Monday, July 20, 2005
C.A. Revives Suit Against Store for False ‘Citizen’s’ Arrest
Rejects Ruling That Store’s Request to Police to Detain Man Who Supposedly Stalked Celebrity Shoppers Was Privileged
By Kenneth Ofgang, Staff Writer/Appellate Courts
The litigation or “official proceedings” privilege is no bar to a suit against the owner of a Melrose Ave. boutique by a man who claims the defendant’s employees falsely arrested him and exposed him to ridicule when he visited the store while Ben Affleck and Jennifer Lopez were shopping there, this district’s Court of Appeal ruled Friday.
Div. Eight reinstated Michael Buchanan’s suit against Maxfield Enterprises, Inc. Justice Madeleine Flier agreed with the plaintiff that Civil Code Sec. 47, which bars suit based on a “publication or broadcast” made in a legislative, judicial, or other official proceeding, does not protect “noncommunicative conduct” such as subjecting someone to arrest or causing a person to be shown in handcuffs in front of the media.
Buchanan, a retailer store manager himself, claims he was shopping at Maxfield’s “high-end fashion clothing” store in December 2002. He said he entered the store not knowing that Affleck, who is reportedly going to star in a film about the death of TV Superman George Reeves, and then-fiancée Lopez, who in addition to singing and acting owns a Pasadena restaurant, were shopping there.
Buchanan claims in his complaint that the store manager asked him to leave and would not give him a reason, and that the head of security, Michael Newson, asked sheriff’s deputies—who were on hand because of the presence of Affleck and Lopez—to remove him.
The Sheriff’s Department incident report says management wanted Buchanan arrested after he became “enraged,” that the head of security made a citizen’s arrest after deputies told him that was the only way it could be done, and that the deputies then handcuffed Buchanan and took him out to the parking lot, accompanied by Newson and store manager Jacqueline Sassoon.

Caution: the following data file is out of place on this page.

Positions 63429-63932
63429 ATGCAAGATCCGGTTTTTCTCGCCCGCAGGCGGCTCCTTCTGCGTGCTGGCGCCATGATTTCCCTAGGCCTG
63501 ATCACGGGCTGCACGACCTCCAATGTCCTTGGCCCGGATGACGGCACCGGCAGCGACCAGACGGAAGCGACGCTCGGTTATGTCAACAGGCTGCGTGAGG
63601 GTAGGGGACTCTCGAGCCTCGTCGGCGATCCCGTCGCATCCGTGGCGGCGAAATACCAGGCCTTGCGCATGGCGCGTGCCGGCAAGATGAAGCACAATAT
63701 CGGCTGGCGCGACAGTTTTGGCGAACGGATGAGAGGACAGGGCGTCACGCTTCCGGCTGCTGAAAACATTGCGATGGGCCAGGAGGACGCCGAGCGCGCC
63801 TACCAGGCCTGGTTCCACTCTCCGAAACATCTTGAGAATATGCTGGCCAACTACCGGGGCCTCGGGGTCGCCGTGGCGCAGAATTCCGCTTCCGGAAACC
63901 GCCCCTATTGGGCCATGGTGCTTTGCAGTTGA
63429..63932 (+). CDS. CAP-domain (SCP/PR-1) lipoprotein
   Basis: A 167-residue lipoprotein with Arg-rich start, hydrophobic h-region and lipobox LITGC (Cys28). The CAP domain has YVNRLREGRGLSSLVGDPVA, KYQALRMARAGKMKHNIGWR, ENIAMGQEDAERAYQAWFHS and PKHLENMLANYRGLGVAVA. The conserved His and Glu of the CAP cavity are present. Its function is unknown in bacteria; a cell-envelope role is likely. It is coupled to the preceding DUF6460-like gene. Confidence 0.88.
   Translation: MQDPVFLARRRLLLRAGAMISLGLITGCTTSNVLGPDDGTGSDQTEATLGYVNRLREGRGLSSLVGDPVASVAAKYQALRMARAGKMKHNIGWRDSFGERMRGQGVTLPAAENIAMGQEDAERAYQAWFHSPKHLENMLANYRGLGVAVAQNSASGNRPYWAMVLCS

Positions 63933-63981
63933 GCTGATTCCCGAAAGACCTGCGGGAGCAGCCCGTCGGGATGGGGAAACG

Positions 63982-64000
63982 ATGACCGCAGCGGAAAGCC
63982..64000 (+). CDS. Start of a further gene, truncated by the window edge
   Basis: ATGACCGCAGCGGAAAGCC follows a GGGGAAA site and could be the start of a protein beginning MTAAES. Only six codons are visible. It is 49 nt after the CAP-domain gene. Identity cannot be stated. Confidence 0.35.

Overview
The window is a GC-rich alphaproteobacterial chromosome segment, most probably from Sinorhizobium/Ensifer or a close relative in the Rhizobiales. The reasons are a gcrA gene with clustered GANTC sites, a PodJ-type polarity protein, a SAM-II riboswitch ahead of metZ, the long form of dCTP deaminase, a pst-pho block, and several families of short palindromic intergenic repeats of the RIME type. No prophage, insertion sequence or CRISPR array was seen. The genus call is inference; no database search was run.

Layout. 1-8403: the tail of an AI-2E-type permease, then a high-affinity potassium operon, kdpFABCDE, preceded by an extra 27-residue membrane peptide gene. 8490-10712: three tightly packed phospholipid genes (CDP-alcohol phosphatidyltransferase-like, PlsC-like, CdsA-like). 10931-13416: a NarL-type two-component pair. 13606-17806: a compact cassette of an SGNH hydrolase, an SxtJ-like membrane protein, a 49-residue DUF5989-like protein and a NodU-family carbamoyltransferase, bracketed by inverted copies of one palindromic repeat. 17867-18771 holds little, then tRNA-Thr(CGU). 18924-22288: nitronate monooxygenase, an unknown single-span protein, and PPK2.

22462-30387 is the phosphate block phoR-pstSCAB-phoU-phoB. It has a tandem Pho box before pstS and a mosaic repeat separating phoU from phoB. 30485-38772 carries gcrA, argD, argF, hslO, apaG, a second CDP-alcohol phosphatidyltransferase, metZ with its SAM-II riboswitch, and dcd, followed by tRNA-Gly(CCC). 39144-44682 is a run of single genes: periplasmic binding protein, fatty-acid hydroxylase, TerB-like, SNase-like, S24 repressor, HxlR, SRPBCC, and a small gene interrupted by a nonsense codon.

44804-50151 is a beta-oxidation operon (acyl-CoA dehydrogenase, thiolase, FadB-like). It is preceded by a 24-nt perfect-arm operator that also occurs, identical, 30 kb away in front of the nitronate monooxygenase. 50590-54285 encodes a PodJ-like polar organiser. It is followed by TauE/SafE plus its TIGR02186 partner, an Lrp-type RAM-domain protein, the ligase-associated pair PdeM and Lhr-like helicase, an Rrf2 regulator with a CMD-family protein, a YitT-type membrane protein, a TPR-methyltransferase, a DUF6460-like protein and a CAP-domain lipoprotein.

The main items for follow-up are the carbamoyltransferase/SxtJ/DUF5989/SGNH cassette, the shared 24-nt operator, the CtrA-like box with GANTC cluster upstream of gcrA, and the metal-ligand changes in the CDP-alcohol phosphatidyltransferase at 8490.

The lot, according to the complaint, was “thronged” with media, and the restrained Buchanan was led “straight into the media circus” and “paraded around the store parking lot” before Sassoon told the deputies that she did not want Buchanan arrested after all. He was then released.
Buchanan alleges he became the subject of media reports falsely accusing him of stalking the two celebrities. His complaint accuses the company of false arrest and imprisonment, invasion of privacy, discrimination against “customers whom defendants deem ‘unworthy’ of shopping at their Melrose Avenue store,” infliction of emotional distress and general negligence.
Los Angeles Superior Court Judge Morris B. Jones sustained Maxfield’s demurrer, ruling that all causes of action were barred by Sec. 47.
But Flier, writing for the Court of Appeal, cited Wang v. Hartunian (2003) 111 Cal.App.4th 744, which allowed the plaintiff to sue a neighbor who made a citizen’s arrest for violation of an earlier restraining order requiring the plaintiff to leave the defendant alone.
The Wang court reasoned that while a citizen’s complaint to police is privileged, “placing someone placing someone under a ‘citizen’s arrest’ is not a ‘publication or broadcast’ within the meaning of section 47, and thus not privileged.”
“Accepting, as we must, the factual allegations of the complaint as true, it appears that the gravamen of the complaint is that Maxfield personnel effected a citizen’s arrest and that they, accompanied by sheriff’s deputies, thereafter took appellant out into the parking lot in handcuffs, in plain view of the assembled media. Neither event was ‘communicative in nature.’...Both events were conduct, and not communication. As in Wang v. Hartunian, it was not the police that effected the arrest, based on information given to them by Maxfield personnel. As in Wang v. Hartunian, it was a citizen’s arrest....”
The justice distinguished Hagberg v. California Federal Bank (2004) 32 Cal.4th 350, in which the high court rejected an action by a woman who claimed that after she attempted to cash a check at a bank—which erroneously notified police that the check was forged—she was taken from the teller window, searched and handcuffed.
The Supreme Court held that the report to police was privileged, and that under prior authority, the only cause of action that can be pled on the basis of a report to police is malicious prosecution.
Hagberg and similar cases, Flier said, deal with communications, while Buchanan’s allegations “are predicated on conduct.”
The case is Buchanan v. Maxfield Enterprises, Inc., B177458.
Copyright 2005, Metropolitan News Company